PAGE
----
## Vector Processor Characteristics

A **vector processor** is a CPU in a computer with parallel processors and the capability for vector processing. The main characteristic of a vector processor is that it makes use of the parallel processing capability of the processor where two or more processors operate concurrently. This makes it possible for the processors to perform multiple tasks simultaneously or for the task to be split into different subtasks handled by different processors and combined to get the result.

The vector processor considers all of the elements of the vector as one single element as it traverses through the vector in a single loop. Computers with vector processors find many uses that involve computation of massive amounts of data, such as image processing, artificial intelligence, mapping the human genome, space simulations, seismic data, and hurricane predictions.

## Vector Processor Components

Let's now take a closer look at the different components of a vector processor.

### 1. Vector Registers File

The vector register holds the different elements that make up the vector. In the *z* vector, the vector register consists of *z*[0] through *z*[5].

### 2. Vector Address Generator

This generates the start address and the number of elements in each vector.

### 3. Vector Functional Units

These handle arithmetic and logical functions: addition, subtraction, multiplication, division, and square root.

### 4. Vector Data Switch

This is the switch to connect the different components, namely, to connect the processor to the memory modules.

## Vector Processing Architecture

There are two commonly used architectures for parallel vector processing:

- Pipelined vector processors
- Parallel array processors

In a **pipeline**, data processing elements are connected in series. The output of one is the input of the next one, and the elements are executed in parallel, meaning multiple elements can be handled at the same time. For example, to process a person's full name, all first names are processed first, and the resulting first name is combined with the last name to get the full name. In this case, you can get the full name only at the end of the process.

In **parallel array** processing, one process is broken into multiple sub-processes and multiple arrays process each sub-process simultaneously or in parallel. As an example, to process the first and last names, there can be two arrays, one to process first names and the other to process last names. In this case, you can get the full name at any point in time by combining the elements from the arrays and without having to wait until the end of the process.

## Pseudocode: Example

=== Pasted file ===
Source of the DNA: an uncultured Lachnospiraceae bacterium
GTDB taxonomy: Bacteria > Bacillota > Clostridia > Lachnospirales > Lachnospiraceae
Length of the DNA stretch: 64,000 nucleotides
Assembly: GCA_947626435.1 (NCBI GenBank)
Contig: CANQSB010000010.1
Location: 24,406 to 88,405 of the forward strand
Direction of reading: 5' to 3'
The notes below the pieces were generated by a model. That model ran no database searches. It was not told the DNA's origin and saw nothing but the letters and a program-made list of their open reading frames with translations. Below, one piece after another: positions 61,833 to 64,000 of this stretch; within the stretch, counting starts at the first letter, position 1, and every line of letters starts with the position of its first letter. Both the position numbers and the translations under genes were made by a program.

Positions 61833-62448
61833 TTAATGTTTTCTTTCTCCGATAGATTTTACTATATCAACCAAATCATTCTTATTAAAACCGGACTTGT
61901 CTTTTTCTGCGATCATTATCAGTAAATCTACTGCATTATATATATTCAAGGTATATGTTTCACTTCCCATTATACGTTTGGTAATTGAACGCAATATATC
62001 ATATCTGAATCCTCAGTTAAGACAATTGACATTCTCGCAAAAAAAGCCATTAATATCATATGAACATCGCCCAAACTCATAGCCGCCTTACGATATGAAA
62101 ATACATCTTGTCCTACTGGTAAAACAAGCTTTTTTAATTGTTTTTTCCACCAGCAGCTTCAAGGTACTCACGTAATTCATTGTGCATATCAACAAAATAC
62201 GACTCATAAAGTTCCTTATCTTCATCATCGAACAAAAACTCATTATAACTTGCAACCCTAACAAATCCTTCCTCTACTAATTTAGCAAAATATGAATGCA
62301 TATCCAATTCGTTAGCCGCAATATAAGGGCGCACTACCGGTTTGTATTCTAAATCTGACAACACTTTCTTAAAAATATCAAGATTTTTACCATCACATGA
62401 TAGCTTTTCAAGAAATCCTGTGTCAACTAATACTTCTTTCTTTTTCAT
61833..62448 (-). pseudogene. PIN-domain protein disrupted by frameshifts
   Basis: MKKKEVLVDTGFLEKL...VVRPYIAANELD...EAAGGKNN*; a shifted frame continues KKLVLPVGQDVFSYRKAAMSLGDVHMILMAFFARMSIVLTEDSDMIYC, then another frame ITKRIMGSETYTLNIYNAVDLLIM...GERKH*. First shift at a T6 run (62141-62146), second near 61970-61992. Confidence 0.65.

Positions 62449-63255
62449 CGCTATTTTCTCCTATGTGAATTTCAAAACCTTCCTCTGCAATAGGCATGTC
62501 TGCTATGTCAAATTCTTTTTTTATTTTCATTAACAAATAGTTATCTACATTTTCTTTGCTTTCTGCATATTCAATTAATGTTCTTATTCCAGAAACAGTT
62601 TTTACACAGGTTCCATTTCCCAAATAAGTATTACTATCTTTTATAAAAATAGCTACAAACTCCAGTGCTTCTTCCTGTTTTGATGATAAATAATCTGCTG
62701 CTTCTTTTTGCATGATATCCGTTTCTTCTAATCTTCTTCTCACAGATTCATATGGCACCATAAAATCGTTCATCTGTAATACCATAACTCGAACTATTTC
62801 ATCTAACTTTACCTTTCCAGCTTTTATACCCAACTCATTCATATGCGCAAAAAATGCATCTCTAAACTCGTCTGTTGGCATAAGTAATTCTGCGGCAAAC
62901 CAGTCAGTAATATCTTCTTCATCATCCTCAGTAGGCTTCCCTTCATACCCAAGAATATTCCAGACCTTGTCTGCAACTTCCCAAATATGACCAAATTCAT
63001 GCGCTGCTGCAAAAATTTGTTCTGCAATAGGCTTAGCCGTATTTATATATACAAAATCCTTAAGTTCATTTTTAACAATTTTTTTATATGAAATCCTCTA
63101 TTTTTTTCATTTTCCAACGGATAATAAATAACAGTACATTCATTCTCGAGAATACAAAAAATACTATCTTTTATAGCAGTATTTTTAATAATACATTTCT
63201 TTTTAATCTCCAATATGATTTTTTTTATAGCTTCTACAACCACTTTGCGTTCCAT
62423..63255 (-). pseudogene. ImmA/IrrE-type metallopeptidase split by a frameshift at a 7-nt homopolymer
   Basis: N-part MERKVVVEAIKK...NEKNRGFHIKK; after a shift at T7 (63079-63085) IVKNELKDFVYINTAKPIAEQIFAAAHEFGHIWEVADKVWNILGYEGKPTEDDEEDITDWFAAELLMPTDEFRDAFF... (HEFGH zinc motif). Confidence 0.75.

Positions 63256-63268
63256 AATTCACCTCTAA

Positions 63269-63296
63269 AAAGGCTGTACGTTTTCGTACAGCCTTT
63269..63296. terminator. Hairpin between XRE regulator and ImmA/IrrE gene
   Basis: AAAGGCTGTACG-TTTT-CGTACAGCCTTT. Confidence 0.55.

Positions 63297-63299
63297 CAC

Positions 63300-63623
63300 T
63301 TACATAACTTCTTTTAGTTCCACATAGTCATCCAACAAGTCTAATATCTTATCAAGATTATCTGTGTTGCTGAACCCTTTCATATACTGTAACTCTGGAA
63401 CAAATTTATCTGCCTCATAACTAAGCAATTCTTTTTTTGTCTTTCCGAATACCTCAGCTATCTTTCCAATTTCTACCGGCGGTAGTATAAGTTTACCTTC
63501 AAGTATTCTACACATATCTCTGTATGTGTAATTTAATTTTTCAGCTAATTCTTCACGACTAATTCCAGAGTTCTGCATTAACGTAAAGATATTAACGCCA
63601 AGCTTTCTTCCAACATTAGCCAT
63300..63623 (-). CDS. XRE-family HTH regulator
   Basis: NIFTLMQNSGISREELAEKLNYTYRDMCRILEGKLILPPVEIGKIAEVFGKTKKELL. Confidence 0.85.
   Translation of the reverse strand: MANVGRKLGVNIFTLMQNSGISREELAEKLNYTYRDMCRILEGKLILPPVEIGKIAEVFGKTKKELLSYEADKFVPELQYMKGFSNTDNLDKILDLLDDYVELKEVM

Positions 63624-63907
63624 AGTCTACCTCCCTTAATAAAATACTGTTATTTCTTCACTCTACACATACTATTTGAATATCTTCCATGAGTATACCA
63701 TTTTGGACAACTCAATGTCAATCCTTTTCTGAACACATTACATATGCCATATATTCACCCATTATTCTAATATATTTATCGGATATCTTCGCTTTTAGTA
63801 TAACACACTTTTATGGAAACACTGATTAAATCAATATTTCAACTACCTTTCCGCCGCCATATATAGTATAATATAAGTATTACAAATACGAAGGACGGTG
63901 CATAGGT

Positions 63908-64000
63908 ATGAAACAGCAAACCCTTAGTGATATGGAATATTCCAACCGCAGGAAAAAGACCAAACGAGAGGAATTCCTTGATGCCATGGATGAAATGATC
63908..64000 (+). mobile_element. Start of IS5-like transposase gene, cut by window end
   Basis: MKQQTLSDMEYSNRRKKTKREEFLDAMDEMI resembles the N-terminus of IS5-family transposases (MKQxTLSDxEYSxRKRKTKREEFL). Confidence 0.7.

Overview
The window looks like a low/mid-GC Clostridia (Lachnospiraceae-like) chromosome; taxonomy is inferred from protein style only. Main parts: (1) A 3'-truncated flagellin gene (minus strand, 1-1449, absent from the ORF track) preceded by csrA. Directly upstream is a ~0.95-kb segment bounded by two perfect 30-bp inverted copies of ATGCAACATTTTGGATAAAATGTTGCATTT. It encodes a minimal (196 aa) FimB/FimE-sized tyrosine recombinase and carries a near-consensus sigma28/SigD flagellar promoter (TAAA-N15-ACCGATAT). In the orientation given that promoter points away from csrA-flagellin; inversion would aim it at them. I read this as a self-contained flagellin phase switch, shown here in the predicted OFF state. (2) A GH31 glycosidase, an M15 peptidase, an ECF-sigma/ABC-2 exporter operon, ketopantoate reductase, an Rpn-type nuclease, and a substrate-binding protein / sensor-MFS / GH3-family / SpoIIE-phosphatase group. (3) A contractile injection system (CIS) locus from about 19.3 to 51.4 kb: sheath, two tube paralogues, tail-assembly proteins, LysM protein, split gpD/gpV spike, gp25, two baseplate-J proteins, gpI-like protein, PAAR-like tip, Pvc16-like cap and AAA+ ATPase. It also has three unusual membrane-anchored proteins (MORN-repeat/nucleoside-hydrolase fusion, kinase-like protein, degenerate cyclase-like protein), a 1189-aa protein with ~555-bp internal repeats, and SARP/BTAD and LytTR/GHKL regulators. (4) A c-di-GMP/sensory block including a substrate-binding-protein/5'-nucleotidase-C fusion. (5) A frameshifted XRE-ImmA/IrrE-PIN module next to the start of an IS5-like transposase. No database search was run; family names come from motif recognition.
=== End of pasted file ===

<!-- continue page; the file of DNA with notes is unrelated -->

Suppose set A has the numbers {12, 14, 16, 18, 20} and set B has the numbers {30, 32, 34, 36, 38}. You want to multiply each of the elements of set A with each of the corresponding elements of set B and save the answer. So you want to multiply 12 by 30 and save the answer; then multiply 14 by 32 and save the answer, and so on.

Here's an example with pseudocode that doesn't have vector processing:

- Declare 5 variables to save the elements of set A.
- Declare 5 variables to save the elements of set A.
- Get the 1st number from the 1st set.
- Get the 1st number from the 2nd set.
- Multiply the 2 numbers.
- Save the result in a variable.
- Move to the next number.
- Repeat the above steps 30 times.

Now here's an example with pseudocode that has vector processing:

- Declare 1 variable to save the vector A.
- Declare 1 variable to save the vector B.
- Multiply the numbers from vector A with the corresponding numbers from vector B.
- Save the result in a variable.

When not using the vector, each computation has to be repeated 30 times. With vector processing the entire set of 30 variables is treated as one variable. Imagine the time saved with the number of variables is in the tens of thousands!

## Lesson Summary

All right, let's now take a moment or two to review. In this lesson, we learned that **vector processing** is the process of using vectors to store a large number of variables for high-intensity data processing. Weather forecasting, human genome mapping and GIS data are some examples. A **vector processor** is a computer CPU with parallel processors that has the capability for vector processing. In vector processing, multiple tasks are computed concurrently, or the same task is split and computed by different processors and then combined to get the final result.

Large datasets can be saved in an array and the vector processor computes the entire array of variables as though it was a single variable, thus saving tremendous amounts of time. A vector is **dynamic** and can grow or shrink in size as the program executes.

Components of a vector processor are the vector register file, the vector address generator, vector functional units, and vector data switch. The two commonly used architectures for vector processing are pipeline processors and parallel array processors. In a **pipeline**, data processing elements are connected in series and output of one process is the input for the next successive process. In a **parallel array** processor, the process is broken into sub-processes and handled by multiple arrays simultaneously and in parallel.